Imperial to Metric
Chargeable weight then refers to the "relative" weight an airline will bill customers at. As a general rule, the transporter will quote customers which ever the greater cost between the two weight values is - the actual gross weight of the cargo or the volumetric weight of the cargo. The airline will be the ultimate party determining how to charge customers, but users of air service should pay close attention to the resulting "chargeable weight" contained on their AWBs. There may be situations where the chargeable weight is significantly higher than their gross weight, which can impact budget and planning.
In the world of aviation, timing is an enormous factor. Aircraft operating out of commercial airports must adhere to strict schedules and time tables.
- Regularly scheduled air craft typically have pre-defined routing that means they will land and take off at specific intervals that will not change much.
- Charter aircraft are frequently being bid upon by multiple parties, and unless a contract is signed they cannot commit for long periods of time.
- All aircraft are subject to the time tables of the airport they operate in. Large commercial airports might limit the amount of time aircraft can spend on the ground before accruing additional charges. Aircraft will typically only be allotted a limited time in specific parking spots as well.
When arranging to ship cargo by air, parties should be prepared well in advance and have all cargo ready at exactly the time specified by the forwarder or the air operator. A failure to deliver cargo on time could result in additional charges, or losing space on the aircraft all together.
Local Aircraft Contracting
In austere operating environments, individual response agencies may require the use of ad-hoc cargo movement using local air operators. Identifying and understanding the proper aircraft or proper service provider can be extremely challenging, especially at local levels operating with limited time and budgets.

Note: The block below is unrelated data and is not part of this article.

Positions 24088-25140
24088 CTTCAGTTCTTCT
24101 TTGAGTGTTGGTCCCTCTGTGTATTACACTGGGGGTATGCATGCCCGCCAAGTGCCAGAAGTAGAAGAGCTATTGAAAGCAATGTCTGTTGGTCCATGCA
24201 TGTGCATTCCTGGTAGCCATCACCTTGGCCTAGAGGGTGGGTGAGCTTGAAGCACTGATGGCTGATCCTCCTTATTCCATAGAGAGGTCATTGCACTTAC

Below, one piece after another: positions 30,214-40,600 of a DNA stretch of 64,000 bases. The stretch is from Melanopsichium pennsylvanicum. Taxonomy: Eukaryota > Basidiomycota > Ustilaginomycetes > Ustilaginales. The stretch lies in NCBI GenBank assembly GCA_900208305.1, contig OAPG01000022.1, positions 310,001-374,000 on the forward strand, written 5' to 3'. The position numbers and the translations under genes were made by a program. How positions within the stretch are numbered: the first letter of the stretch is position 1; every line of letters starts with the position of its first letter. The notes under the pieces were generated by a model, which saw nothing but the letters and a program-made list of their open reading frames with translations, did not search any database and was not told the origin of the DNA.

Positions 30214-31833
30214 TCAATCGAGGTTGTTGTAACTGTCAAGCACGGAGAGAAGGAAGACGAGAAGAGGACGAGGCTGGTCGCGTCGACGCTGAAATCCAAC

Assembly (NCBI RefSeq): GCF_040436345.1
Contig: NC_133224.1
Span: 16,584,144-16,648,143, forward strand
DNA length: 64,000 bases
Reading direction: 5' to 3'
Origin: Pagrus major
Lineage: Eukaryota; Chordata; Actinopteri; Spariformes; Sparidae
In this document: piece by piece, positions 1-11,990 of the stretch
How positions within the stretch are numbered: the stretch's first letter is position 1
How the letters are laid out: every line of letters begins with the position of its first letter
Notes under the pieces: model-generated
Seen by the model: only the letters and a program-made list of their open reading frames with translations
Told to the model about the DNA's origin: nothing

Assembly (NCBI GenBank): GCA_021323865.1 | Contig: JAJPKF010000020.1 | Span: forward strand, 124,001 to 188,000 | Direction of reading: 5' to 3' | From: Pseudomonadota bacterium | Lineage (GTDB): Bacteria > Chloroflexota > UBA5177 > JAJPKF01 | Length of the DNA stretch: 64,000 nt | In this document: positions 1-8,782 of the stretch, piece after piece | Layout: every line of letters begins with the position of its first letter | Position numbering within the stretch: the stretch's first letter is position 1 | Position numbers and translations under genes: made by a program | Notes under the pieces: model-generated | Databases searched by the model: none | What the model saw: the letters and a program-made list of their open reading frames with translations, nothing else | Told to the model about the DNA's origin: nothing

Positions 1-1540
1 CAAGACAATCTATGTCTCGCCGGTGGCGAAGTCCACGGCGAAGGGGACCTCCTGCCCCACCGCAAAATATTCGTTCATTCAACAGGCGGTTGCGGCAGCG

Locally operated aircraft in emergency or conflict settings pose unique and enhanced risks to parties who may wish to contract the service:
- Local/small aircraft may not be fully registered to operate in the context of operation.
- Local operators may have insufficient safety standards, or a known history of safety and security incidents humanitarian agencies may not know.
- In conflict settings, local air operators may be involved with transportation of weapons or supplies to parties of the conflict, sometimes along the same route humanitarian organisations operate.
- In any context, local operators may be involved with smuggling, human rights violations, or other illegal or unethical activities.
As a general rule, humanitarian agencies should not charter local aircraft directly with owners of aircraft. Instead, small scale or local charter aircraft should still be solicited through a reputable and known freight forwarder or brokerage service. Though going through a third-party may add some additional costs, forwarders and brokers have access to information or tools that enable them to screen for inappropriate or unethical transporters. The contracted payment terms and arbitration processes will also likely be more transparent and well defined when going through a reputable third-party.
In the event a third-party forwarder or brokerage is not available or not able to sufficiently fulfil the charter needs, and a humanitarian agency still wishes to solicit local air transport, there are a few steps to be considered by contracting agencies:
- Obtain aircraft registration/tail number, and names of pilot and crew. Though a forwarder may not be able to contract with the party, they may still be able to do a due diligence check.
- Ask other agencies who used the service in the past, as well as consult with local UN offices who may track aircraft (ICAO, UN agencies contracting air assets in country, etc).
- If possible, contact local Civil Aviation Authorities to both check registration and obtain information on safety history.
- Search for the registration/tail number online to see if the aircraft has been flagged for any reason.
- Ensure the air operator understands the route, locations, and cargo (type, dimensions).
- Never sign a contract unless it has been reviewed by both a lawyer locally, and by a designated legal focal point in headquarters.
- Payment terms should indicate payment is only due on successful delivery of cargo – never accept terms that include payment even if aircraft is unable to perform its contracted duties for whatever reason.